Controllers featuring DualSense are capable of both mutual and self capacitance. Mutual capacitance allows for multiple fingers to be accurately tracked on a smart phone, for example. Mutual capacitance sensing essentially provides a bit map image of the touchscreen, but with capacitance as the units, rather than greyscale. It makes it possible to identify exactly what is noise and where the fingers are on the screen. Self capacitance gives a simpler XY profile of what the capacitance looks like.

DualSense, according to Prendergast, uses self and mutual capacitance together to give much better water rejection and finger tracking performance. "Water makes mutual capacitance unpredictable in how the interface is going to interact with fingers, so having self cap there, and some of our other proprietary self cap sensing methods, we are able to subtract out the effect of the water and accurately track fingers."

Another development aimed at improving the accuracy and usability of touchscreens is Cypress' auto mode switching. This high-sensitivity function is featured in some of the Samsung S4 devices and the Sony Ericsson Xperia SP. It replaces the need to go into the device menu to select a higher sensitivity by detecting the capacitance automatically and adjusting accordingly. Prendergast said: "A glove gives you a much lower capacitive signal than a finger. We can detect that, switch to a higher sensitivity mode and report the glove signal back without having to force the user to switch modes."

It also removes the need for the user to remove their gloves. While this is good news if you regularly use a phone in cold climates, it also opens up the adoption of touchscreen technology in a host of industrial applications which require operators to wear gloves constantly – food and chemical plants for example.

The secret behind this is shape and pattern recognition. "We have a very high sensitivity analogue front end with very high noise immunity to displays and other environmental noise," claimed Prendergast. "When we couple those things with our pattern and shape recognition technology we are able to classify different types of touch objects – by doing that we enable this automode switching."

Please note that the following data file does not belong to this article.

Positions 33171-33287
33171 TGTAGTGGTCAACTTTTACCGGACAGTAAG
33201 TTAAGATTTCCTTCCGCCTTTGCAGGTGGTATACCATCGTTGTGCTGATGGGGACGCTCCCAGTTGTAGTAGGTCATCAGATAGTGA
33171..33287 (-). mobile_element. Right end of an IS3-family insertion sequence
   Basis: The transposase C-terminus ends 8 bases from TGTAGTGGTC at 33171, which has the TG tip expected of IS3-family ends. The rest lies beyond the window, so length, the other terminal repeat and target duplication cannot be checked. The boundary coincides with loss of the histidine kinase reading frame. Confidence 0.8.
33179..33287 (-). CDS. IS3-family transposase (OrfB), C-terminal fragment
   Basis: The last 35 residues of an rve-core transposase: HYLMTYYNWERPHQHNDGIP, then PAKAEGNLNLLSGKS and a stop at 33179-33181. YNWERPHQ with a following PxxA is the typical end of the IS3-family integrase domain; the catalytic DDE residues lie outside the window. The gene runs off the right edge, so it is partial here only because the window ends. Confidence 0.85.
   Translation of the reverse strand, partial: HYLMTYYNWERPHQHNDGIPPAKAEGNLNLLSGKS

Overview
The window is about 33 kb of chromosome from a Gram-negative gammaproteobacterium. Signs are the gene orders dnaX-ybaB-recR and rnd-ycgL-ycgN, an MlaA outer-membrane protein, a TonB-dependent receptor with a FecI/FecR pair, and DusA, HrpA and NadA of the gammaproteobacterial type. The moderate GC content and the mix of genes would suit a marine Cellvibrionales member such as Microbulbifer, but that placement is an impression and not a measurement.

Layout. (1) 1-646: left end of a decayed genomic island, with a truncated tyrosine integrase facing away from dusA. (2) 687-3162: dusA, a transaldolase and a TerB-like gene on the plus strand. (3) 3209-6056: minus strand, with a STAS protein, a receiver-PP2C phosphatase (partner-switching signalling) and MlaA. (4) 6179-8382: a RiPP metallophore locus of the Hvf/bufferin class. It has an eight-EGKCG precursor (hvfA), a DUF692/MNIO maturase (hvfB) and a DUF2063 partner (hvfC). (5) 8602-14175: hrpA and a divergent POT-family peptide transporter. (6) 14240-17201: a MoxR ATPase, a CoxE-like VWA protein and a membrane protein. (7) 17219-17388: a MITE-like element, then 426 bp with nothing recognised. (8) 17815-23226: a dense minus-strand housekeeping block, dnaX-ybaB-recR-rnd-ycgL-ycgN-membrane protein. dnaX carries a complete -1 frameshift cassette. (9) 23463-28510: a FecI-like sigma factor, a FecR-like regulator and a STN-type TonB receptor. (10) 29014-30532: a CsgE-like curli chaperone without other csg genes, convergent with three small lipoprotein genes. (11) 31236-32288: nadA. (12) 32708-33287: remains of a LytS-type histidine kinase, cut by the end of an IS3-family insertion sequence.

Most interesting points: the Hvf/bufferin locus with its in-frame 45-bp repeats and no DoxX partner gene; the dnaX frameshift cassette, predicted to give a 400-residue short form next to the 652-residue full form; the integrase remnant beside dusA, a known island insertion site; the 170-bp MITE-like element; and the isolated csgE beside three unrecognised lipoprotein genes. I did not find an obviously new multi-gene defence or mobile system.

Of less immediate appeal to the user, but of more significance to the designer, is the SmartSense auto-tuning capability being introduced for the Cypress CapSense range of controllers. It is a feature that allows the designer to incorporate a single chip/firmware combination and ship it with all variations on the core product.

Prendergast said: "What will happen is that you will have different capacitance on all of the PCBs and so, typically, our competitors will have to tune for each of the PCBs independently. With Smartsense, you can plug this one firmware in and it will handle all of those combinations without changing." The sensitivity using SmartSense is no different from not using it, but it just uses one firmware and one tuning. "It is a big thing for our customers because it allows better yield," claimed Prendergast.

Despite advances being made by companies such as Cypress and Microchip, Duvenhage does not see the touchscreen technology taking over the interface market completely. He said: "You are starting to see a lot of voice recognition, since the algorithms are improving. And even remote controls, which we have designed with a touchpad, still features traditional pushbutton controls because that is what people are used to. There is going to be room for plenty of human interfaces."

Tim Fryer